L.A. GUNS drummer Steve Riley has has reflected on the passing of QUIET RIOT drummer Frankie Banali. Banali, who joined QUIET RIOT in 1982 and played on its breakthrough album, 1983’s “Metal Health”, the first heavy metal LP to top Billboard‘s album chart, died in August after a 16-month battle with pancreatic cancer.
Speaking to Anne Erickson of Audio Ink Radio, Riley said (hear audio below): “[Losing Frankie] is huge, because when I moved out here to L.A. in ’77, that’s when I got to know him. Obviously, both of us drummers, we gravitated towards each other. He had played in STEPPENWOLF, and I replaced him in STEPPENWOLF. I played in W.A.S.P., and he replaced me in W.A.S.P. So, we were very, very close, and QUIET RIOT and W.A.S.P. were very close bands. We were really good friends. Frankie was a really, really tight friend of mine. Obviously, we pushed each other on drums too, and we had the same style. We liked the same drummers — John Bonham and Cozy Powell and those guys — we looked up to the same people. And Frankie was just a very close friend of mine, and he’s gonna be dearly missed.”
He continued: “I tell you, I’ve known him for a long, long time. He was one of the first guys I met out here in L.A., and we stayed close all the way through. So, I just felt so bad that he had to go through that situation for the last couple of years. And now, I’m finding out that he even had more ailments, like a pulled shoulder that he was touring on and he had tinnitus in the ears, like I did, too, obviously, from playing drums all our lives. But I’m gonna miss him dearly. He was a great guy and a great drummer.”
Asked how Frankie was influential in the metal world, Riley said: “Oh, man, hugely. ‘Cause, first of all, QUIET RIOT opened up the doors for the whole L.A. scene. It was VAN HALEN in ’77, but the L.A. scene, this metal scene that came out and went from ’82 to ’92, that was QUIET RIOT that opened the doors for everybody. They were the ones that got signed first, and they were the ones that charted No. 1 with ‘Metal Health’. So they were the ones that completely opened the doors for everybody else out here to have record companies look at us even more closely and want to sign all of these bands.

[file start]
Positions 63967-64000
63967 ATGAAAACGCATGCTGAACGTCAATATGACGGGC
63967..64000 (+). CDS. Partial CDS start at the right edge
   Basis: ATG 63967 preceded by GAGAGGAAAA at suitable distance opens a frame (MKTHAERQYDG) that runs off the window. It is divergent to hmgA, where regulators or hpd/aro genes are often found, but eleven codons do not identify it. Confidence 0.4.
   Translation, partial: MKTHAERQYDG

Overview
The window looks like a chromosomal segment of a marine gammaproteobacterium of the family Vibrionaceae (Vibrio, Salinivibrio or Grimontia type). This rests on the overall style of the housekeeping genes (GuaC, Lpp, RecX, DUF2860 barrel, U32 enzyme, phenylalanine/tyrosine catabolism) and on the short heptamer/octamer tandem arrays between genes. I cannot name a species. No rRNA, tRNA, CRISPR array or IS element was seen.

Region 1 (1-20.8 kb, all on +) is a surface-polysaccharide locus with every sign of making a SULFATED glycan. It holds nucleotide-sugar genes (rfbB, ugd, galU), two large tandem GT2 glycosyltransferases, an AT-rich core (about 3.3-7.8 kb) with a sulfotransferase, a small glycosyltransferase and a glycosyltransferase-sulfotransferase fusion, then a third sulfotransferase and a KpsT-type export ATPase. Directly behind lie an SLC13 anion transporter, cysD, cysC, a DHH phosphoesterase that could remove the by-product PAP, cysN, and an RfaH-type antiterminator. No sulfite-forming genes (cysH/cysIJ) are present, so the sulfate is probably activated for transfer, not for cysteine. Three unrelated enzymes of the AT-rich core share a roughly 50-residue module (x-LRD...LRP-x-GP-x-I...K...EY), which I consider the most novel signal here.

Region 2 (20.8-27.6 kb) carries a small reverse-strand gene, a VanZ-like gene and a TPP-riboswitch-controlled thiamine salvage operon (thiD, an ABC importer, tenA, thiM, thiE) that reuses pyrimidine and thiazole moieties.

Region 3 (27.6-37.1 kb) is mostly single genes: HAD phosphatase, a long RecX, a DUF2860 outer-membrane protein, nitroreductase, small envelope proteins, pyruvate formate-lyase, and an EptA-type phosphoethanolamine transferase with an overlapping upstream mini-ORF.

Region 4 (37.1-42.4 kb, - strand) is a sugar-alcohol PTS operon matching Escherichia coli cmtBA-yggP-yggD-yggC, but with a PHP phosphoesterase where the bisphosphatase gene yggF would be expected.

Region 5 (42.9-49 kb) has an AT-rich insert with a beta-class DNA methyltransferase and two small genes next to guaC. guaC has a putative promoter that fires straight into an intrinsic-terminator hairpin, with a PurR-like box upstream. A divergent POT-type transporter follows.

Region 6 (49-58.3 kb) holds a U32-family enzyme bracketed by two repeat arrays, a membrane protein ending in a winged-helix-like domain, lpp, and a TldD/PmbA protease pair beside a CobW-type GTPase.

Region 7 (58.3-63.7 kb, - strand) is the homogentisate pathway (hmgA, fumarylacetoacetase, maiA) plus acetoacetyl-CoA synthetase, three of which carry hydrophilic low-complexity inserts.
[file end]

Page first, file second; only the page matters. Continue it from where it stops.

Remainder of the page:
“Frankie was just a powerhouse on drums,” Riley continued. “His style was duplicated by a lot of other drummers. Me and him came up together, so we liked the same people together, so we kind of pushed each other and we replaced each other in bands. I believe a lot of younger drummers coming up really emulated Frankie. His style was perfect for metal. He was not an overplayer. He was just somebody that totally supported a song; he knew how to do that. That’s one thing a drummer has to learn how to do, is to learn how to support the song and aid the song without overplaying and stepping on it. And he was just perfect at that. He was the perfect metal drummer, and I think a lot of young drummers looked up to him.”
QUIET RIOT announced earlier in the month that it will carry on touring following Frankie‘s death. The band, which now features drummer Johnny Kelly (DANZIG, TYPE O NEGATIVE), will play a couple of shows in October as well as and a string of dates in 2021. “It was Frankie Banali‘s wish that the band continue and we keep the music and the legacy alive,” the group wrote on Facebook.
At some of QUIET RIOT‘s 2019 and 2020 shows, Banali was replaced by Kelly or Mike Dupke (W.A.S.P.), depending on each musician’s availability.
QUIET RIOT‘s shows last year with Kelly and Dupke marked the first time ever that the band performed without any of the members from its classic lineup: Banali, singer Kevin DuBrow, guitarist Carlos Cavazo and bassist Rudy Sarzo.
QUIET RIOT initially featured the late guitar legend Randy Rhoads and went through some early lineup shifts before securing the musicians that recorded “Metal Health”.
Bassist Chuck Wright has been a part of QUIET RIOT, on and off, since 1982, having initially been involved in the “Metal Health” recordings (he played bass on the tracks “Metal Health” and “Don’t Wanna Let You Go”). Guitarist Alex Grossi was in the last version of the band, from 2004 through 2007, before Kevin passed away, and was asked by Banali to return in 2010.
QUIET RIOT went through two vocalists — Mark Huff and Scott Vokoun — before settling on Jizzy Pearl in 2013. Pearl announced his exit from QUIET RIOT in October 2016 and was briefly replaced by Seann Nichols, who played only five shows with the group before the March 2017 arrival of “American Idol” finalist James Durbin. Pearl returned to QUIET RIOT in September 2019.
Photo credit: Cole Riley